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The 3 Colors You Should Be Eating More Of

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By Brierley Wright, M.S., R.D., EatingWell Nutrition Editor

Remember ROYGBIV? I do. The mnemonic is how I learned the seven colors of a rainbow -- red, orange, yellow, green, blue, indigo and violet. Nowadays I use the acronym to represent the colors of food I should be eating.

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Because nature highlights the beneficial nutrients in fruits and vegetables by giving them bright colors, eating by color is an easy way to load up on nature's superfoods. Each color represents phytochemicals -- compounds that benefit our health in different ways -- which is why you should eat a colorful variety of vegetables. For example, anthocyanins and proanthocyanins -- two antioxidants associated with keeping the heart healthy and the brain functioning optimally -- make foods like blueberries, eggplant and cranberries blue, purple and deep red.

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The USDA 2010 Dietary Guidelines for Americans, however, suggest paying particular attention to three colors: dark green, red and orange.

Here's how much of each color you should aim to eat every week:

Red and orange vegetables: 5 1/2 to 6 cups each week for most adults

What counts as a cup? 1 large red bell pepper, 8 large strawberries, 12 baby carrots or 2 medium carrots, a sweet potato or a medium pink grapefruit.

Why they’re important: Red foods -- such as tomatoes and red peppers -- contain lycopene, a phytochemical that may help protect against prostate and breast cancers. Alpha and beta carotene make foods like carrots and sweet potatoes so brilliantly orange. The body converts these compounds into the active form of vitamin A, which helps keep your eyes, bones and immune system healthy. These phytochemicals also operate as antioxidants, sweeping up disease-promoting free radicals.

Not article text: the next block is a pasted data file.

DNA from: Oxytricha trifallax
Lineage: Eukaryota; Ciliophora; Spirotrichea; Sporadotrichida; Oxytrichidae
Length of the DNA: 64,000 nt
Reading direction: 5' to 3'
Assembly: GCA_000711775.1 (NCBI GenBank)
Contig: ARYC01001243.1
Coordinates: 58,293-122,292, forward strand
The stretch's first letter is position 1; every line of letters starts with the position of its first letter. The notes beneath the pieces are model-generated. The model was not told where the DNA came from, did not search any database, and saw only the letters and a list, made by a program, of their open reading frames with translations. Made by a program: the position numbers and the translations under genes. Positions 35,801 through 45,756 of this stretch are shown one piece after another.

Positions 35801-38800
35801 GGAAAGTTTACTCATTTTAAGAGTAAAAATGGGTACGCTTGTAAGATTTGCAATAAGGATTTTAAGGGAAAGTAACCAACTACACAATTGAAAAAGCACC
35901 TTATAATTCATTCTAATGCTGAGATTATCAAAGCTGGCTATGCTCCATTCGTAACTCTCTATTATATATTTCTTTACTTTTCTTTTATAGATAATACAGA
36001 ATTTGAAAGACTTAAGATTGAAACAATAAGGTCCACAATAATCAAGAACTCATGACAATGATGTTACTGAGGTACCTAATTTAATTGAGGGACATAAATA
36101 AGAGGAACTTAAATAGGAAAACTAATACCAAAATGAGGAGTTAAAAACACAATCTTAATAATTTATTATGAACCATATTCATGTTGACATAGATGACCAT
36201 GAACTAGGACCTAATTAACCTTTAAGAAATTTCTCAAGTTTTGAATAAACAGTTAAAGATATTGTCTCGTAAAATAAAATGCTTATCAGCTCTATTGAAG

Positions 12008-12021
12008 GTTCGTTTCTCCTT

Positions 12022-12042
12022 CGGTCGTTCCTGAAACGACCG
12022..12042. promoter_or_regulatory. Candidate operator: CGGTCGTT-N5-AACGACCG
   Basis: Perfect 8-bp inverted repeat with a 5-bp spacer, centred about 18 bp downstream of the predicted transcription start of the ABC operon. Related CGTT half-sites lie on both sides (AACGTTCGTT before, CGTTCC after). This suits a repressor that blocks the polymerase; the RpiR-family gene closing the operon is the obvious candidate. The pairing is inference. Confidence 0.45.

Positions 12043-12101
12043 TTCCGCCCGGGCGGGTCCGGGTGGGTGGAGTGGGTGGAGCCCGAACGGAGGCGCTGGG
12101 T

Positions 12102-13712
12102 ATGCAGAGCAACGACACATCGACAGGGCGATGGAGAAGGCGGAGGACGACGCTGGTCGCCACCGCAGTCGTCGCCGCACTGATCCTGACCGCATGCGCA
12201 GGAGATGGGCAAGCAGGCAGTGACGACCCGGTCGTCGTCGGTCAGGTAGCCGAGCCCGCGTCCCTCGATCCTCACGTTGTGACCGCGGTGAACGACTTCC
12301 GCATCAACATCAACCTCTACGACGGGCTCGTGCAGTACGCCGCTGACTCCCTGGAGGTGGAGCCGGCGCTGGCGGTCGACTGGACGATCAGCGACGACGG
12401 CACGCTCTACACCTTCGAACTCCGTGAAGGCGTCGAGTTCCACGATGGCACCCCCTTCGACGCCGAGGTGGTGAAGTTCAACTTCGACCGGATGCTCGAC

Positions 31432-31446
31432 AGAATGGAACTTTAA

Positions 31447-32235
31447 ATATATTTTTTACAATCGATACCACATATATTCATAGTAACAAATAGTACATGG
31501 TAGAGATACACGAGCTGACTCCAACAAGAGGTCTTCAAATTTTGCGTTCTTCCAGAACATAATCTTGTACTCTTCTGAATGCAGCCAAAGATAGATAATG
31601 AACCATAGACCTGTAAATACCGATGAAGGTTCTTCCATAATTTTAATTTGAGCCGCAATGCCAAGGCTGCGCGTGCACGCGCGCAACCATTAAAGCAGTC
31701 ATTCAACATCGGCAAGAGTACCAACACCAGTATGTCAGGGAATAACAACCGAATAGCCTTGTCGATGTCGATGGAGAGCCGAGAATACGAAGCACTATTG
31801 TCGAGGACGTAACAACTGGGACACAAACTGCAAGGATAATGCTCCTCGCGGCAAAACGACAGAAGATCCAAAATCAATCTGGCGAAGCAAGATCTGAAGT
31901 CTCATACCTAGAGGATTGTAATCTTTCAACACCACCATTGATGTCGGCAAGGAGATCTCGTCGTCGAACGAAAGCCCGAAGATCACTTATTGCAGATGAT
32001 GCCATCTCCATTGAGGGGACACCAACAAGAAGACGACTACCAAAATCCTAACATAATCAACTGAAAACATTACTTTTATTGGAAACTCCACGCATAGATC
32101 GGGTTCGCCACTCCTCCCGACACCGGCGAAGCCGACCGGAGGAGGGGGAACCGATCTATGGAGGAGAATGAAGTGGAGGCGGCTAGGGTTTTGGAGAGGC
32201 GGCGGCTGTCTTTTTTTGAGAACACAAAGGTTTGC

Dark green vegetables: 1 1/2 to 2 cups weekly

What counts as a cup? A cup of cooked greens, 2 cups raw greens or 10 broccoli florets.

Why they’re important: Dark, leafy greens (spinach, chard and arugula) are good sources of lutein and zeaxanthin, phytochemicals that accumulate in the eyes and help prevent age-related macular degeneration, a leading cause of blindness in older people. They’re also rich in beta carotene. Dark green cruciferous vegetables, such as kale and broccoli, provide compounds called indoles and isothiocyanates, which may help prevent cancer by amping up the production of enzymes that clear toxins from the body.

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How many colors did you eat in your last meal?

Brierley's interest in nutrition and food come together in her position as an associate editor at EatingWell. Brierley holds a master's degree in Nutrition Communication from the Friedman School of Nutrition Science and Policy at Tufts University. A Registered Dietitian, she completed her undergraduate degree at the University of Vermont.Related Links from EatingWell: